The Obama deficit reduction (don’t laugh) includes $320 Billion in cuts to government health care programs, with and additional $250 Billion from Medicare, from which he has already cut $500 Billion in the Affordable Care Act (ObamaCare).
But these reductions are less severe, and less worrisome, than some of the proposals Obama indicated he was willing to support over the summer, while he was negotiating with House Speaker John Boehner. In particular, Obama did not call for increasing the Medicare eligibility age from 65 to 67, as folks like me feared he would.
In fact, the cuts Obama has in mind are more or less consistent with the kind of cuts that you find in the Affordable Care Act: They are reductions designed to change the way Medicare pays for treatment and services, ideally (although not always) in ways that will actually improve the efficiency or quality of care. To the extent they would force individual seniors to pay more, it’d be in the form of higher premiums from wealthy seniors or higher co-pays for treatments likely to be unnecessary or wasteful.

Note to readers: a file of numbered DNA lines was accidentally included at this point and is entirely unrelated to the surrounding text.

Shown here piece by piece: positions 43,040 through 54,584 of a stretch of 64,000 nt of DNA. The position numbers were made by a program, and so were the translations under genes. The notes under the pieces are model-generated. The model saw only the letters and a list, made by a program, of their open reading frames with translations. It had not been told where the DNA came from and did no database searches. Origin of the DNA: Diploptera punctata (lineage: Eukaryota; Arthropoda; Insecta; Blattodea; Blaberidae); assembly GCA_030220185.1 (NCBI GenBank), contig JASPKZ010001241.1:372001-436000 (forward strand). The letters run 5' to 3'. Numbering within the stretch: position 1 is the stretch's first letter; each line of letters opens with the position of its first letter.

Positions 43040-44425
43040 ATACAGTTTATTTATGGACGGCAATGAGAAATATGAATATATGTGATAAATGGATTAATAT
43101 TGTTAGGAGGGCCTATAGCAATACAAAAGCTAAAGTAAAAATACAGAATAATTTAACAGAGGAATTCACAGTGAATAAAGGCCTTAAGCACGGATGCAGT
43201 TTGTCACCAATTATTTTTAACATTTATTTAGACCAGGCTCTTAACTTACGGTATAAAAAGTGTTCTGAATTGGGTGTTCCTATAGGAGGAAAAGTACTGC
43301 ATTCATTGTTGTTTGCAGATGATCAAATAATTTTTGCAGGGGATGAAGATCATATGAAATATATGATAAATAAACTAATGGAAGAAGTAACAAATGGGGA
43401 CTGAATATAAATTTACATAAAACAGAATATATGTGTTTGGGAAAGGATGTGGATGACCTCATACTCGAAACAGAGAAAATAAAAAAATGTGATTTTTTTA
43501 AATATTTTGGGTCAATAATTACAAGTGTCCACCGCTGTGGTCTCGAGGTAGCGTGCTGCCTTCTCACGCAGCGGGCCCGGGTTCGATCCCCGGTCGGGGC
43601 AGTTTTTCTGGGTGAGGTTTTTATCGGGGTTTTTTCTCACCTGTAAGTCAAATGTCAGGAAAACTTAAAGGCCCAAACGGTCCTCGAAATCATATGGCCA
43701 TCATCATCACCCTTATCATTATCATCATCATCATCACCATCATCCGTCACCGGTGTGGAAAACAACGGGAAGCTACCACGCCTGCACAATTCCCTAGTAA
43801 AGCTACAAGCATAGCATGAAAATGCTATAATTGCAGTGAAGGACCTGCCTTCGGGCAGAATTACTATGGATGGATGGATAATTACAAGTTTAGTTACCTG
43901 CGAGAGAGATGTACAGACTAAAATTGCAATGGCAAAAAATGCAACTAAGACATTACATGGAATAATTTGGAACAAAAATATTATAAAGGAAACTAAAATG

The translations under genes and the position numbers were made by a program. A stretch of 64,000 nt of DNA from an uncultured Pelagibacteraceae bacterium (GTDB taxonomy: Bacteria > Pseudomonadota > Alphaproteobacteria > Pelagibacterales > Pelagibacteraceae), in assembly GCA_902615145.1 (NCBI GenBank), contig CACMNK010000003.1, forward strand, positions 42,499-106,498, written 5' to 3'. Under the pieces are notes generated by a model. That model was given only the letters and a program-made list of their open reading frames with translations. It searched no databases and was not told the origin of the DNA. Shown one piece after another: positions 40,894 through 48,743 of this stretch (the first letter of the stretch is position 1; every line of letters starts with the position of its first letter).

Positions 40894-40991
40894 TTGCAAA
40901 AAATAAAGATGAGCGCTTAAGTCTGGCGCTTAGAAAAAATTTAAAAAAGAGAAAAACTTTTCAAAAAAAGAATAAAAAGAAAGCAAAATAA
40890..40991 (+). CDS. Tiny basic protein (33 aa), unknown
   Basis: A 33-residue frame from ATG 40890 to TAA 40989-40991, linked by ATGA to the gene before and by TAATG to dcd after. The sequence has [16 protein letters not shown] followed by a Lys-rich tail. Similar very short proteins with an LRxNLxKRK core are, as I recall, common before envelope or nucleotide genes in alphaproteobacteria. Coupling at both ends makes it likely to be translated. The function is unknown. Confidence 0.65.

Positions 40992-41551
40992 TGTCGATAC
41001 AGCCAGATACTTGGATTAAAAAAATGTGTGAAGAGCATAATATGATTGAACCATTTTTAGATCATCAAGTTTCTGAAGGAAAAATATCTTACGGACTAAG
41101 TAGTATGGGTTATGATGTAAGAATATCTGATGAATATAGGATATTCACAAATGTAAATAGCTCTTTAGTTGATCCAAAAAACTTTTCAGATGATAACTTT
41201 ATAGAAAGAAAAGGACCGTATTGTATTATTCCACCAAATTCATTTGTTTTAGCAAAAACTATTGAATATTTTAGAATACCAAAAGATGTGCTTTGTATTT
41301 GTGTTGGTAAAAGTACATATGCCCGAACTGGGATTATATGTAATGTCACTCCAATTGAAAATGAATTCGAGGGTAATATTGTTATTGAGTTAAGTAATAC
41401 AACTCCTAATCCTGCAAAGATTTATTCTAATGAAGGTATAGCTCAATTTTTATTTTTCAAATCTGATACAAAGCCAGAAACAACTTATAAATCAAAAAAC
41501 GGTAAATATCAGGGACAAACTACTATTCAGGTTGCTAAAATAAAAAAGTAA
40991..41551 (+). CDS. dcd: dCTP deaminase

And how would cuts be designed to pay for treatment and services? By denial of service is the answer. Improve “efficiency” and “quality of care?” $750 Billion later? Impossible.